The FTSE 100 contains around 80% of the London Stock Exchange’s market capitalization. So it’s little wonder that it’s home to some of Britain’s most well-known businesses and brands.
Constituents of the FTSE 100 belong to a variety of sectors including oil majors, financial institutions, and multinational consumer goods firms. Some recognisable names on the index include AstraZeneca, BAE Systems, Diageo, and Lloyds Banking Group.
Traditionally, the FTSE 100 index is thought to be more stable than its peer, the FTSE 250. This is because it contains larger conglomerates paying out reliable dividends. Many of its constituents also have an international presence.
As if you didn’t know, we’re amid a global pandemic that is causing extreme stock market volatility. It’s an unprecedented situation, and most companies and individuals are ill-equipped to deal with it. So, although it’s disheartening to see your favourite companies cancel their dividend payments, we can but hope it’s a short-term reaction.
For beginners to stock market investing, this could be a great time to get started. A market crash can provide the perfect opportunity to buy top quality companies when they’re undervalued.
Which FTSE 100 shares look good?
I like companies that have been established a long while and provide value to their customers. Diageo is one such company, as it creates over 200 of the world’s most popular alcoholic drinks. The Diageo share price has been volatile lately, but it has a product that people want and that’s not going to change. The demand may even increase if we go deep into a recession.
AstraZeneca is another. It creates lifesaving drugs and is actively contributing to the effort to combat the coronavirus. It has joined forces with GlaxoSmithKline in establishing a joint lab at the University of Cambridge. Here, it aims to process 30,000 COVID-19 tests per day for the UK government by early May.
AstraZeneca is also attempting to develop coronavirus-neutralizing antibodies in a separate trial.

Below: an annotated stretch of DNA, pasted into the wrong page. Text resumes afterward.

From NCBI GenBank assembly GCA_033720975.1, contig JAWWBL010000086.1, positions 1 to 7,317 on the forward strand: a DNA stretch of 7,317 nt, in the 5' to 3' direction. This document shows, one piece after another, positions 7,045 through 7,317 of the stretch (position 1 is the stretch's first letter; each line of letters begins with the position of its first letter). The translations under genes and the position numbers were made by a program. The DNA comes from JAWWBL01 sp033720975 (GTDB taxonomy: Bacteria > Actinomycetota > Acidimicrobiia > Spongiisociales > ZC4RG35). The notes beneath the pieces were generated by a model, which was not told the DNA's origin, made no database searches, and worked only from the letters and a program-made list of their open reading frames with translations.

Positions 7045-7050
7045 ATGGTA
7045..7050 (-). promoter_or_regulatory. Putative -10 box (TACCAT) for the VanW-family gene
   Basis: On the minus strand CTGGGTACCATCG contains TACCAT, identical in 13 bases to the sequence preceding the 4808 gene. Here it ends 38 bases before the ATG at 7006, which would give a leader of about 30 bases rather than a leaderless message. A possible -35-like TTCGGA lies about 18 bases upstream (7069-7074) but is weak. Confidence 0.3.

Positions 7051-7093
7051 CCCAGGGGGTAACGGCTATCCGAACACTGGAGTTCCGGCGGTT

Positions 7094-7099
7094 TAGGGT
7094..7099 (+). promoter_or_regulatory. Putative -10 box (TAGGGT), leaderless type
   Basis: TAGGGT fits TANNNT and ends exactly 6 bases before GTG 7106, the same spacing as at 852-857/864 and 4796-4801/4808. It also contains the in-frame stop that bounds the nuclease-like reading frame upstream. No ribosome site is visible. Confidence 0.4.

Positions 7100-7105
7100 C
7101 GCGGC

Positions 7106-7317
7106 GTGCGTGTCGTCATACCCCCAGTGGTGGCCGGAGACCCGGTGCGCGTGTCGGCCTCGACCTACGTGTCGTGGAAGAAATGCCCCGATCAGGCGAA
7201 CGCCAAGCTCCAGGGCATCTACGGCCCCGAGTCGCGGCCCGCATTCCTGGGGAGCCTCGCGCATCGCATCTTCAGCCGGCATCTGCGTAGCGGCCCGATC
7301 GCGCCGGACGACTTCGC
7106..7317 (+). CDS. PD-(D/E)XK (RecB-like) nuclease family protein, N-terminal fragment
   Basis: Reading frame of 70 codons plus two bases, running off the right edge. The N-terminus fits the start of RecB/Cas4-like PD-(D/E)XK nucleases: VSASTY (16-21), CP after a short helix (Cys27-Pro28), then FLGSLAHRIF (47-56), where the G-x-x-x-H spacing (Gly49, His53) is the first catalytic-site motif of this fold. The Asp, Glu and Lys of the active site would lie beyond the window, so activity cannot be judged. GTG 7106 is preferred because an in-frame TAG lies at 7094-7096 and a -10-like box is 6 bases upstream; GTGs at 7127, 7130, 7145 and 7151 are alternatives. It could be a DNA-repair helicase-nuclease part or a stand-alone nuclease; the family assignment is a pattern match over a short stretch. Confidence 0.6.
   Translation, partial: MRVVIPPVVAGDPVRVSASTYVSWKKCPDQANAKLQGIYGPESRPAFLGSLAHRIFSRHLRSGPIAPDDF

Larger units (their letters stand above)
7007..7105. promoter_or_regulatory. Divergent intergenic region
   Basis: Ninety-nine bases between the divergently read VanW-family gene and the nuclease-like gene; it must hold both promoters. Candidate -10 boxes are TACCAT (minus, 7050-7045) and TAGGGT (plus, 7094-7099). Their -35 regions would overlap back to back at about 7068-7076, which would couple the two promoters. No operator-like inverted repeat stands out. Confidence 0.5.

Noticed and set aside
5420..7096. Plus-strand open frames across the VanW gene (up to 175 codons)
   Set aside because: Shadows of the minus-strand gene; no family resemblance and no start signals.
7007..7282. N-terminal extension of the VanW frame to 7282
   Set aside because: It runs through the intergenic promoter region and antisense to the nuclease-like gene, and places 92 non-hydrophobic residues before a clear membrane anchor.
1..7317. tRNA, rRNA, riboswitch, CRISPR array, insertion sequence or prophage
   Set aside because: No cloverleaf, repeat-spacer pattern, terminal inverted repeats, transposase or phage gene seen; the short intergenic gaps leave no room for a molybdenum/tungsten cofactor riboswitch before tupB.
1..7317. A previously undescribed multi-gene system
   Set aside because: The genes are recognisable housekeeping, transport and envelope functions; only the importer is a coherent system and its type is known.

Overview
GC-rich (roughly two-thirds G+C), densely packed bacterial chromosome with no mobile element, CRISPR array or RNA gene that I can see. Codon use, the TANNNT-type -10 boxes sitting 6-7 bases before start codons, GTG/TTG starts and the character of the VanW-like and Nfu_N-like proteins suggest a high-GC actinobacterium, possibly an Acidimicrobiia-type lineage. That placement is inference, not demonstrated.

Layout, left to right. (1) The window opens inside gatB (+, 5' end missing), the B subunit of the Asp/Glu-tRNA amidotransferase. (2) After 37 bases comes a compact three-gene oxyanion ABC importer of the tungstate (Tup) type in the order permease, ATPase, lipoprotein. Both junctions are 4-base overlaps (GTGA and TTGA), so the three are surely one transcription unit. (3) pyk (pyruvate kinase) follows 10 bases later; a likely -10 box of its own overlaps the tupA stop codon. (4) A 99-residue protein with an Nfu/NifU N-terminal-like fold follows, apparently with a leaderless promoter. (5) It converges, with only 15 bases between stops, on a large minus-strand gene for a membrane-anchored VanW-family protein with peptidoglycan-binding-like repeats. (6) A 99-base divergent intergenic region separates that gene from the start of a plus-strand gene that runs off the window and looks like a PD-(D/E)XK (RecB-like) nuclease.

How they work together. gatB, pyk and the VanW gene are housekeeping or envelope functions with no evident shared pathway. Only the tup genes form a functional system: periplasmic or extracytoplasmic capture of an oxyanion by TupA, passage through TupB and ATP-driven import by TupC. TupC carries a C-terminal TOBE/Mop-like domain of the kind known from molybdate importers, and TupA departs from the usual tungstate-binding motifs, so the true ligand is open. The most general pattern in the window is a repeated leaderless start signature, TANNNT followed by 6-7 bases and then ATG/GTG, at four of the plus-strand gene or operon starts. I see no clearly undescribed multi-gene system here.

Both these companies have an international presence and many years of experience. The AstraZeneca dividend yield is 3% and Diageo’s is 2.7%.
Market crash hazards
Buying stocks during a market crash doesn’t come without its hazards. It’s important to use your common sense and buy businesses that are likely to go the distance. Big promises or dreamy visions of exciting things to come can be seductive. But try not to let these notions misguide you. Stay alert and take care not to buy shares in companies heavily laden with debt.
Buying a slice of a high-quality company at a knockdown price, is the perfect place to start your investing journey. To make it a successful one, you’ll need to demonstrate patience, discipline, and resilience.
Investing for the long term usually means buying and holding for a minimum of 5 years, but possibly many more. The global financial crisis we’re experiencing has only just begun and recovery may take years. You can still find many quality companies among the FTSE 100 constituents and I think this is a good time to buy those you have confidence in.
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Kirsteen owns shares of GlaxoSmithKline. The Motley Fool UK owns shares of and has recommended GlaxoSmithKline. The Motley Fool UK has recommended AstraZeneca, Diageo, and Lloyds Banking Group. Views expressed on the companies mentioned in this article are those of the writer and therefore may differ from the official recommendations we make in our subscription services such as Share Advisor, Hidden Winners and Pro. Here at The Motley Fool we believe that considering a diverse range of insights makes us better investors.